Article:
equal to the required number of hours. For example,
Your function definition should not use loops or recursion but use the Python map, reduce, and/or
filter functions. You may define and call helper (or anonymous) functions, however your helper
functions should not use loops or recursion. You will not get any points if your solution (or helper functions)
uses a loop. If you are using reduce, make sure to import it from functools.
You are not allowed to use Python libraries we haven’t covered in class.

log_input = {‘CptS355’: {‘Mon’: 3, ‘Wed’: 2, ‘Sat’: 2, ‘Sun’: 8},
‘CptS360’: {‘Mon’: 3, ‘Tue’: 2, ‘Wed’: 2, ‘Fri’: 20, ‘Thu’: 2},
‘CptS321’: {‘Tue’: 2, ‘Wed’: 2, ‘Thu’: 3, ‘Mon’: 5, ‘Sat’: 3},
‘CptS322’: {‘Tue’: 1, ‘Thu’: 5, ‘Sat’: 5, ‘Mon’: 2}}
filter_log(self.log_input,”Mon”, 3)
returns
[‘CptS355’, ‘CptS360’, ‘CptS321’]
3. graph_cycle – 12%
Consider the following directed graph where each node has at most one outgoing edge and each edge
has a weight. Assume the graph nodes are assigned unique labels. The edges of this graph can be
represented as a Python dictionary where the keys are the starting nodes of the edges and the values
are pairs of ending nodes and weights of the edges.
graph = {‘A’:(‘B’,5),’B’:(‘D’,3),’C’:(‘G’,10),’D’:(‘E’,4),’E’:(‘C’,5),
‘F’:(‘I’,4),’G’:(‘B’,9),’H’:(‘G’,5),’I’:(‘H’,3)}
Write a recursive function, graph_cycle, which takes a graph dictionary and a starting node as input
and returns the sequence of nodes that form a cycle in the graph. It returns the first cycle that exists in
the path beginning at node “start”. The function returns the list of the cycle node labels where the
starting node of the cycle should be included both in the beginning and at the end. If the graph doesn’t
have any cycles, it returns None.
You may define helper functions to implement your solution. Either your graph_cycle function or
your helper should be recursive.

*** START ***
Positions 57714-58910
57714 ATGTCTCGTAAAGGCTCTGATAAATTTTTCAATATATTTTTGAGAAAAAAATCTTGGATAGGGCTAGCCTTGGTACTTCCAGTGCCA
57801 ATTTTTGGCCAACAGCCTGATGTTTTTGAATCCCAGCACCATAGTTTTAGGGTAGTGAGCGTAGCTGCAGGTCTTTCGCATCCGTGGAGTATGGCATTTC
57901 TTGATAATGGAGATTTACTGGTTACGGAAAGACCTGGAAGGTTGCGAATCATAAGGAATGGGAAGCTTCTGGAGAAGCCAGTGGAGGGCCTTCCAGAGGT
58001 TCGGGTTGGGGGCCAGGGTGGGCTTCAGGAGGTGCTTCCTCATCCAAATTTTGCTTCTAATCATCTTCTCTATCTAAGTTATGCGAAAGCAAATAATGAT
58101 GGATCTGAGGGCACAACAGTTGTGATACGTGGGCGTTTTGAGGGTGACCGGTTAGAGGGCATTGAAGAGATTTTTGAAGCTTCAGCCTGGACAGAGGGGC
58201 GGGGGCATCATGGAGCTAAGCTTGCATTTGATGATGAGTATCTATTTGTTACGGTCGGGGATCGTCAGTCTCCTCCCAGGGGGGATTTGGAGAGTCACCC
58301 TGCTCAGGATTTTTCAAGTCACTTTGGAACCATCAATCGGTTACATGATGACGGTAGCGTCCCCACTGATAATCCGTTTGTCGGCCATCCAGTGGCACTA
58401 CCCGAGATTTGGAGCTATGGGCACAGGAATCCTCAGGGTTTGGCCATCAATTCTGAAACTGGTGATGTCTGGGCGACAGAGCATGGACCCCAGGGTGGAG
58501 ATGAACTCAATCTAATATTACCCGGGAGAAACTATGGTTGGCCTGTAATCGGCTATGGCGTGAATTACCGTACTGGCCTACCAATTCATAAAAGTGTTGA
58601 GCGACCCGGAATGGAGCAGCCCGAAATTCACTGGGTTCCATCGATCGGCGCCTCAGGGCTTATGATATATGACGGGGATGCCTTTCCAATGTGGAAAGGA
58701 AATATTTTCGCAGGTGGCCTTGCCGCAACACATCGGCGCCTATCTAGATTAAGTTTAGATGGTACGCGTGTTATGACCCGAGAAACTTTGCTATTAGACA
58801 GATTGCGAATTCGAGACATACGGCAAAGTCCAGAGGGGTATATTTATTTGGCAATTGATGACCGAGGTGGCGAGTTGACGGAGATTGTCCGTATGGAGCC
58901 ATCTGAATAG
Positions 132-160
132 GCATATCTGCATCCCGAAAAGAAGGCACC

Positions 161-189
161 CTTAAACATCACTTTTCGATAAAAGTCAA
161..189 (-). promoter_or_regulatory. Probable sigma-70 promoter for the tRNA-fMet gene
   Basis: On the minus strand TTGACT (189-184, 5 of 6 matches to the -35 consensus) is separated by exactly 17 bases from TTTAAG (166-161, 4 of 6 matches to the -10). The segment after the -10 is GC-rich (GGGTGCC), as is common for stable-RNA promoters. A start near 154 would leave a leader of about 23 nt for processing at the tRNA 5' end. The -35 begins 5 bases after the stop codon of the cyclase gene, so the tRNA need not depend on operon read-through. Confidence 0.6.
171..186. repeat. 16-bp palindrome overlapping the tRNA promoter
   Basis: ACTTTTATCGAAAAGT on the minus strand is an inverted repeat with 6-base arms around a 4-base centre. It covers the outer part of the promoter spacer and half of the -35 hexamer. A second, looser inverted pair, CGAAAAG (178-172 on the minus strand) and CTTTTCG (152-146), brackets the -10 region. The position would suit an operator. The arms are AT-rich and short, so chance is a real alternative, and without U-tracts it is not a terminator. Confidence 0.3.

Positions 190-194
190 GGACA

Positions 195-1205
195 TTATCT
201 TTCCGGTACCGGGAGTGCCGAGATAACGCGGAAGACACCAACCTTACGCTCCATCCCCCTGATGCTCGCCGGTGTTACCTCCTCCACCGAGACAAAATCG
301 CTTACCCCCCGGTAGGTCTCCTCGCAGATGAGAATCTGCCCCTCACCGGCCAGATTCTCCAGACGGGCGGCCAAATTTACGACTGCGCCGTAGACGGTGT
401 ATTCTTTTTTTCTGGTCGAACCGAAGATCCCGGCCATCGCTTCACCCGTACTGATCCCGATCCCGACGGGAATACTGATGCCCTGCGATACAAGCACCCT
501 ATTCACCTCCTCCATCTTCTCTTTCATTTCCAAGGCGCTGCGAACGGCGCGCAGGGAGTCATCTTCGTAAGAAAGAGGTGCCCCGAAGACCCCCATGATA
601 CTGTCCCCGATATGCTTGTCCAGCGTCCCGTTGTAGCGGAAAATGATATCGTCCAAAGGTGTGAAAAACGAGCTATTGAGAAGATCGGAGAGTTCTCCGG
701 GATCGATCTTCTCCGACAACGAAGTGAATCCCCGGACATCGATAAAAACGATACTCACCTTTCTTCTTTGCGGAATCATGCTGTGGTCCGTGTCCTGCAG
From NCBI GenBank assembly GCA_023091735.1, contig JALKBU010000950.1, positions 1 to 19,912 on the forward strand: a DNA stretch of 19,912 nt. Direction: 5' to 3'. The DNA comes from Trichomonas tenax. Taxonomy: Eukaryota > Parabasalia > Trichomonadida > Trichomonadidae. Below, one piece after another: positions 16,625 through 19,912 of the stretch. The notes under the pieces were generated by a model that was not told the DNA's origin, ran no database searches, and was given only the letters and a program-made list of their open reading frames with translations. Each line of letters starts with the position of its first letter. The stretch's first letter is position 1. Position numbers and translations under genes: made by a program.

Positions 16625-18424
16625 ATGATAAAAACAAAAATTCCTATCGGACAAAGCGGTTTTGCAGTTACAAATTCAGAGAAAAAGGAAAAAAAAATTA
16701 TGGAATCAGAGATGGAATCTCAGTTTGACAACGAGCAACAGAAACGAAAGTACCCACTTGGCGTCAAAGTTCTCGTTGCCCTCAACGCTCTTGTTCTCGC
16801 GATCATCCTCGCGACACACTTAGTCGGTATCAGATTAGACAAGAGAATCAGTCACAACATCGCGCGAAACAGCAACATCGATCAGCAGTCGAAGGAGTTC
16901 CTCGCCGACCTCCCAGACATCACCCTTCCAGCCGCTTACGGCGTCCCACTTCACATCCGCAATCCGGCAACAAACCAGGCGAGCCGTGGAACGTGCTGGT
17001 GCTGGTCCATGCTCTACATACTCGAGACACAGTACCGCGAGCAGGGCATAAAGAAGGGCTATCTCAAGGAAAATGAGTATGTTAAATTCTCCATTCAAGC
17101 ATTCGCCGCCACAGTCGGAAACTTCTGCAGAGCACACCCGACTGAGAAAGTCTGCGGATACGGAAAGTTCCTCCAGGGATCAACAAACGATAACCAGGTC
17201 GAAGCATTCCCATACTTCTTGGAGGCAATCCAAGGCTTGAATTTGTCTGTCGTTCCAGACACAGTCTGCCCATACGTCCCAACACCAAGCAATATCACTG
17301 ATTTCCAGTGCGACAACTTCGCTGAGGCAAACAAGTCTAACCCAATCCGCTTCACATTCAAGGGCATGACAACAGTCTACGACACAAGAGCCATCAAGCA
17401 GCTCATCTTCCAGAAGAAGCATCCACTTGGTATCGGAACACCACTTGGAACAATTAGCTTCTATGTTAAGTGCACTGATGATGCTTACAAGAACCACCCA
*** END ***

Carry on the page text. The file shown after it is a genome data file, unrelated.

For example:
graph = {‘A’:(‘B’,5),’B’:(‘D’,3),’C’:(‘G’,10),’D’:(‘E’,4),’E’:(‘C’,5),
‘F’:(‘I’,4),’G’:(‘B’,9),’H’:(‘G’,5),’I’:(‘H’,3)}
graph_cycle(self.graph,’F’) returns [‘G’, ‘B’, ‘D’, ‘E’, ‘C’, ‘G’]
graph_cycle(self.graph,’A’) returns [‘B’, ‘D’, ‘E’, ‘C’, ‘G’, ‘B’]
graph_cycle(self.graph,’C’) returns [‘C’, ‘G’, ‘B’, ‘D’, ‘E’, ‘C’]
Important Note:
– You are not allowed to use Python libraries we haven’t covered in class.
– You should not hardcode the keys ( course names) in your solution.
A B
C
D
E
F
G
I H
5 3
10
4
5
4
9
5
3
4. Iterators
filter_iter – 15%
Create an iterator whose constructor takes a function (op) and an iterable value (it) as argument and applies op on
each value of the input iterator. At each call to the next function, the iterator will return the result of (op x)
where x is the next value from the input sequence.
Important Note: Your filter_iter implementation should calculate the next (op x) value as
needed. An implementation that precomputes all values for the given iterator input and dumps all values
to a list ahead of time will be worth only 5 points.
For example:
– it = iter([-1,-2,7,-3,-2,4,5,3,-2,0,3,6,2,-1])
filter_iter(it, lambda x: x>0)
will represent the sequence:
7,4,5,3,3,6,2
– filter_iter(Numbers(-20), lambda x: x>0 and x%5==1)
will represent the infinite sequence:
1,6,11,16,21,26,31,36,41,46,51,56,61,66,71,76,81,86,91,96,….
The Numbers iterator is defined below.
class Numbers():
def __init__(self,init):
self.current = init